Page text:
Some legislators, candidates and organizations are complaining that the Kansas Supreme Court, rather than the Legislature, is setting the level of school funding in the state. However, it is important to understand that the court’s decisions have relied almost entirely on the evidence in studies requested and paid for the by the Legislature itself.
Since 2000, the Kansas Legislature has commissioned and funded three major education cost studies.
The first was conducted by the consultants Augenblick and Myers and released in 2001. It was commissioned by the Legislature before the Montoy case reached the courts. It used two methods – professional judgment and successful schools model – and said the state needed to add about $229 million, or 8.1 percent more funding, to reach goals set by the Legislative Educational Planning Committee, the legislative body which oversaw both K-12 and higher education.
With no other study or other evidence of education costs, the district court and Supreme Court accepted the A&M study as credible evidence in finding that the state was not providing constitutionally suitable funding.
In response, the 2005 Legislature and a special session reached an agreement with the Supreme Court to increase school funding AND commission a new study, this one conducted by the Legislature’s own audit and research agency, the Legislative Division of Post Audit.
The second study was released in early 2006, and also used two methods: an “inputs” approach based on the costs of providing state required courses and services, and an “outcomes” approach based on meeting student assessment and graduation rate targets required by the federal No Child Left Behind act. The study said funding would need to increase between $316 million and $399 million to meet the state’s educational goals.
Although the study did not find a national consensus among researchers about the link between funding and student achievement, it DID find in KANSAS a nearly one to one correlation” between funding and results.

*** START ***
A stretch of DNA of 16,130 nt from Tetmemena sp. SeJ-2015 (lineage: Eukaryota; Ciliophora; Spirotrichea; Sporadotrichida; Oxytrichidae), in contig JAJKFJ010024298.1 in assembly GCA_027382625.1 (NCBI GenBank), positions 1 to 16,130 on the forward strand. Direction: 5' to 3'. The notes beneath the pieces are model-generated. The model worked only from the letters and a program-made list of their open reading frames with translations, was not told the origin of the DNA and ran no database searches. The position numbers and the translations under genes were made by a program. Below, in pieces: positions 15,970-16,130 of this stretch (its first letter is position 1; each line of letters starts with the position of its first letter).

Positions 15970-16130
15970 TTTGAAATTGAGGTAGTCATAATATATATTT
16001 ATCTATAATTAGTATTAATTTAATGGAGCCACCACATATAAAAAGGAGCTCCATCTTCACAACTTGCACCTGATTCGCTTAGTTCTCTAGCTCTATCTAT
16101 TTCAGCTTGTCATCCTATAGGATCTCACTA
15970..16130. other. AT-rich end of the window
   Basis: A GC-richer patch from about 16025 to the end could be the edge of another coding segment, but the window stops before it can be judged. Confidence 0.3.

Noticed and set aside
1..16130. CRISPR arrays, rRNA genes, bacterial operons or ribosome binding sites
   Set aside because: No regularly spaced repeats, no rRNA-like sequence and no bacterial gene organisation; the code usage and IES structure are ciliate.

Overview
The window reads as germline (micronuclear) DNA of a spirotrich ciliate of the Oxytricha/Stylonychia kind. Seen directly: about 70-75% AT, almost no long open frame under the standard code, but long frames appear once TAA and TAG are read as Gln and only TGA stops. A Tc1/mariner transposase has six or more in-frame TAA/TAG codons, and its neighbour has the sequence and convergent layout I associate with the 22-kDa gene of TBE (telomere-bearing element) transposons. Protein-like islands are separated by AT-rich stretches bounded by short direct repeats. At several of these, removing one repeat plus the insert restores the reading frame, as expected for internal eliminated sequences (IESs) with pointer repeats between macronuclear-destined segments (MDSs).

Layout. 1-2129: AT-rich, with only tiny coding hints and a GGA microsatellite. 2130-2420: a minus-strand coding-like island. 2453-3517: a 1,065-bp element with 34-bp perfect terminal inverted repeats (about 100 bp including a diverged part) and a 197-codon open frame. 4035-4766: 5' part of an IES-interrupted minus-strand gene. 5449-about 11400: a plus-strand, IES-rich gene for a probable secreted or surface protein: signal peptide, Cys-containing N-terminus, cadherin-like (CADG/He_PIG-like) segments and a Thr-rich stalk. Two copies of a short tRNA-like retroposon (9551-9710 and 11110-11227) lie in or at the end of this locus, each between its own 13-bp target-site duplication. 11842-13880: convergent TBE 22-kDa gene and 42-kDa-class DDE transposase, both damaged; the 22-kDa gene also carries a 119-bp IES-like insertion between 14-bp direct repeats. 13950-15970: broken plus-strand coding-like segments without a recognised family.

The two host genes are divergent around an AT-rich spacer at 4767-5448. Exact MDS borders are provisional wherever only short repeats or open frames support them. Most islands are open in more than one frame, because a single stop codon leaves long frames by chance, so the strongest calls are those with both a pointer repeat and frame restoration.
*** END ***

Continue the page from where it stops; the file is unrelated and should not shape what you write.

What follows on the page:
Based on this study, the Legislature agreed to a three-year plan to increase funding and a fourth year (2010) with an inflation adjustment in the base aid per pupil. The Supreme Court then dismissed the case. However, by 2010 state school aid was being reduced due to the recession and tax cuts, and has never fully recovered when adjusted for inflation. This led to the Gannon lawsuit.
Although the 2017 Legislature added about $300 million to school funding spread over two years, the Supreme Court said the state had not shown clear evidence that amount would provide suitable funding. Last December, the Legislative Coordinating Council hired another consultant, Dr. Lori Taylor, to do a third cost study with the assistance of WestEd, as well as an independent peer review of that study.
The Taylor study was designed to find the cost of achieving student test scores and graduation rates based on the Kansas State Board of Education’s federal plan for student achievement, the achievement of the top performing Kansas districts, and improvement that occurred when the system had been constitutionally funded after Montoy. It determined that it would cost an additional $400 million to raise graduation rates to 95 percent, $1.7 billion to get 90 percent of students to grade level on state tests, and $2 billion to get 60 percent of students to “college ready” on state tests.
The study also specifically found a “strong, positive statistically significant correlation between funding and results,” and that Kansas school districts were highly efficient, among the best in the nation. The study methods were validated by the independent peer review.
However, the Kansas Legislature decided not to use this much more expensive study as the basis of increased funding, but instead approved a five-year funding plan based on getting back to the 2010 level as determined by the LPA study, adjusted for inflation through 2017.
Although the Gannon plaintiffs wanted the Supreme Court to use the new study to order even more funding, the court did not do so. It only said the Legislature must also adjust the five-year phase-in to keep up with inflation from 2017 until it is implemented.
To summarize, all three education cost studies requested and funded by the Legislature itself have found that K-12 funding was not adequate to meet the state’s educational goals for students. Two of the studies specifically found that in Kansas, at least, funding does make a difference in student success. The most recent study also found that Kansas schools are highly efficient.
In other words, the Kansas courts are not telling the Legislature how much to spend based on an amount judges make up on their own, or even requested by the plaintiffs. They are telling the Legislature it must fund schools based on its own evidence of what it costs to achieve the state’s educational goals.